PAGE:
Augie, play “Despacito”

A boy picks up the microphone. He tests it out. “Hello.” His voice echoes throughout the mostly vacant cafeteria, drifting over to the large glass windows that face the snow-covered courtyard. Remnants of red paint and smudged sponge marks dot some of the windows; wet, pinkish-black, soapy water drips down others. Standing on a ladder, sponge in hand, another boy calls out to the first, telling him to use the mic as a speaker. A few beats pass. Then the opening bars of “Despacito” flood the room. Welcome to the 2019 Post-Chinese New Year window cleaning.

Three officers plus a few other Chinese Club members gathered in the cafeteria after school on February 14 to clean the windows they had decorated for Chinese New Year the week before. The event had started out with removing ceiling decorations and window decal that had been hanging around the school. The window cleaning came afterwards. By 3:30 p.m., half the windows were clean and only four people remained: officers Andy Wang (‘20), Augie Jurva (‘20), Shweta Panda (‘20) and dedicated member Brandon Lee (‘20). The entire endeavor took over two hours, from gathering supplies and setting up the ladder to cleaning up remnants from the aftermath of washing windows (paper towels, paint residue). The length of the event was an unpleasant surprise for some. “I expected it to be a quick 30 minute in and out clean up, but then it turned out to be two hours of tedious scrubbing,” said Wang.

Window cleaning began with window cleaner and paper towels. When that proved only to be somewhat effective, sponges soaked with hot, soapy water were used. The sponges got rid of the majority of the paint, but has excessive dripping, creating pools of water on the windowsills that needed to be wiped up by paper towels afterwards. It was a messy experience, as evidenced by tables covered in wads of paper towel. Getting his hands wet with paint and water was Lee’s least favorite part. He tried to make the best of the situation though with his constant commentary and encouragement. When he first received the sponge, Lee exclaimed “This is really fun!” as he discovered the ease of it. He was also standing on a ladder at the time, a feat some may consider risky but had become the ‘norm’ for Chinese Club when it came to putting up and taking down decorations, window paint included.

To liven up the event, music was played throughout the cafeteria about 75% of the way through. (This was accomplished by carefully positioning the phone’s speaker by the microphone). The playlist began with “Despacito”, then Sean Kingston’s “Beautiful Girls” (accompanied by Jurva’s vocalization), then Toto’s “Africa”, and some classic Chuck Mangione. For Jurva, the music was definitely a highlight. “The music was unsurprisingly very good. I particularly liked Chuck Mangione’s Feels so Good.” Lee agreed, summing up the entire window cleaning activity with “I like Chuck Mangione. While we were cleaning, we were listening to Chuck Mangione, and he’s a really great jazz artist, and that’s what I was thinking.”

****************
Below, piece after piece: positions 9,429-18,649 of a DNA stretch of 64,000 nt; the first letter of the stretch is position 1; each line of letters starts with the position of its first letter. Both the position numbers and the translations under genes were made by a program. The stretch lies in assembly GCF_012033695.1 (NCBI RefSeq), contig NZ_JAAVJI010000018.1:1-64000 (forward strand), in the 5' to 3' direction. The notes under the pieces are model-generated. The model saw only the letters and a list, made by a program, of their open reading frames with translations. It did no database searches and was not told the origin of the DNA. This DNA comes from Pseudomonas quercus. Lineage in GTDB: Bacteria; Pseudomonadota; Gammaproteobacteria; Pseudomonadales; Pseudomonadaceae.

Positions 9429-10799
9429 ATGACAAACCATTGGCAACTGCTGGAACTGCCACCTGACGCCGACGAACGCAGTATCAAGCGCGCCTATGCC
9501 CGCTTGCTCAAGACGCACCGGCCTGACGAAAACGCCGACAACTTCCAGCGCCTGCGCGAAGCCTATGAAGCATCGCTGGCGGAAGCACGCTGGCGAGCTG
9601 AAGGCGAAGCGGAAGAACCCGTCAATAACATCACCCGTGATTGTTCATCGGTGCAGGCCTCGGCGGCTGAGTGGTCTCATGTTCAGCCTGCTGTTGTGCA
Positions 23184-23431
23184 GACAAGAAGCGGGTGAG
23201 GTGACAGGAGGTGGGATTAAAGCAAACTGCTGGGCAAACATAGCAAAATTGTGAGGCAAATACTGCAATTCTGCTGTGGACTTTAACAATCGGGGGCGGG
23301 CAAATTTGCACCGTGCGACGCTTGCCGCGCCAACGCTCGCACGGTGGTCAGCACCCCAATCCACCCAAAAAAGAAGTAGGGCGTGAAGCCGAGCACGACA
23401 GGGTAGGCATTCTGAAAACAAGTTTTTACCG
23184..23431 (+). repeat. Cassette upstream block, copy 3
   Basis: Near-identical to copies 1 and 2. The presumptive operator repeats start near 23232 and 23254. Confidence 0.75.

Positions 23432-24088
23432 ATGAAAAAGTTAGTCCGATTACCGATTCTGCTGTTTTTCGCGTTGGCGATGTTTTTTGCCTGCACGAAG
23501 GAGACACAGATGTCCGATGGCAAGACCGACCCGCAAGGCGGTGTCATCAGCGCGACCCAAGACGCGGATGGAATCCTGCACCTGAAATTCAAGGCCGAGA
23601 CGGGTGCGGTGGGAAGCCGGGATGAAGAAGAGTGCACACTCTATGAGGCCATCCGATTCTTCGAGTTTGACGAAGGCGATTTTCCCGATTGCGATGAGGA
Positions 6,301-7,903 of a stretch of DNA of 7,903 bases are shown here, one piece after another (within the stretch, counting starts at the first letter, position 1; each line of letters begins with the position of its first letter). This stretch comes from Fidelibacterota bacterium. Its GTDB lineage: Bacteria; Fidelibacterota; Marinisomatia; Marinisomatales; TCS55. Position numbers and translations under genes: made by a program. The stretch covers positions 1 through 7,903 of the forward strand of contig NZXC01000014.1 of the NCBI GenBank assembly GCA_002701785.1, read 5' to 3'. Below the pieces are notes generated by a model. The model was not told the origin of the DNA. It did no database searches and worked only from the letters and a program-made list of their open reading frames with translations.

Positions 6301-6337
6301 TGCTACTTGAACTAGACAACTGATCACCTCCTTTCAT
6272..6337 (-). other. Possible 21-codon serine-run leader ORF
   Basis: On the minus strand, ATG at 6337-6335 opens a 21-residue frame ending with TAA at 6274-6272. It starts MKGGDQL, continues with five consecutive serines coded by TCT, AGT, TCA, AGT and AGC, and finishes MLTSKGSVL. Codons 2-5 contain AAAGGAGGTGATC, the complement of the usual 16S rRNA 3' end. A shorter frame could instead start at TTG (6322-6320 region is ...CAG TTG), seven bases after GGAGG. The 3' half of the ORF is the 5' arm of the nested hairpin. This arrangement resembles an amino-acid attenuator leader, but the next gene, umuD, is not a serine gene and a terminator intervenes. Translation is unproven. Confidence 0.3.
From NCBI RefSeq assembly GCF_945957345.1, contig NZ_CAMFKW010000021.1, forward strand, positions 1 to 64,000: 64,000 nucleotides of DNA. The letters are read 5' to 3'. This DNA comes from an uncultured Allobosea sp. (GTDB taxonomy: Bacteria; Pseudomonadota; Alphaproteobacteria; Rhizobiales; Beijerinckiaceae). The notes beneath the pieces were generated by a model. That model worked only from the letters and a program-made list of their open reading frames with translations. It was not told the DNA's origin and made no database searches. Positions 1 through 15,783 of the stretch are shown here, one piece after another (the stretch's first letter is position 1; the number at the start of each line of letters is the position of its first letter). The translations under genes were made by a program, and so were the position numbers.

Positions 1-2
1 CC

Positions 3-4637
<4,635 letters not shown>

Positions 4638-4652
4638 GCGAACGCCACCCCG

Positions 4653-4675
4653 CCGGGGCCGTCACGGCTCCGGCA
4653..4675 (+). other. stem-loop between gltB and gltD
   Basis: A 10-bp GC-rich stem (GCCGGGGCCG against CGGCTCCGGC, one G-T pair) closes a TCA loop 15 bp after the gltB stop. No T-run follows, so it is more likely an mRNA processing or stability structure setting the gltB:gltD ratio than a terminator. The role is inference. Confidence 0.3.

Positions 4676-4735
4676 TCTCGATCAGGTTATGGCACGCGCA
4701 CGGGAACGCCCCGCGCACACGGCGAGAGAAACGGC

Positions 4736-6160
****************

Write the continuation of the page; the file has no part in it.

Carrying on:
At one point, Jurva was hard at work removing the letters ESE from CHINESE on one of the higher windows. He worked backwards, starting from the last E. Then he stopped, realizing the new word he had created: CHIN. It was a work of art that all present officers and members took a moment to appreciate. Shortly afterwards, the window cleaners received the highest possible form of praise, direct from Principal Gruetzmacher himself. “Looking good guys,” he remarked as he passed through the cafeteria. A custodian also expressed his gratitude, having not expected the members to see the task through to its end.

The complimentary recognition was well deserved. By the end, the windows (save for one that Chinese Club had decided to preserve) looked as if they had never been painted. With this success, the event is likely to become a Chinese Club tradition. Still, there is room for improvement. Lee suggests using different paint in the future. “I don’t know why it was really hard to get it off. The paint seemed to smear a lot so maybe get a different type of paint could probably clear off better.” On the cleaning side of things, Wang favors a more aggressive approach. “If I could, I would bring a pressurized hose similar to one from a firetruck, and obliterate the entire wall of windows with scalding water. But realistically, I would bring a lot more soap buckets and sponges”

As the only non-officer member that stayed to the end, Lee’s dedication to Chinese Club and its endeavors shined through. Lee gave a statement on this subject: “As a member, it’s [my] obligation to come and help.” This is not to say, however, that Lee had fun cleaning windows. “I wouldn’t say I enjoyed it, but it was bearable. And I would do it again.”

Though some events, like this one, are not as “fun” as others, Jurva encourages students to partake in the club. “Any participation is greatly appreciated, even if you can’t make it to every event. Chinese Club is a lot of fun, and there are lots of opportunities to learn about the Chinese culture and good food.”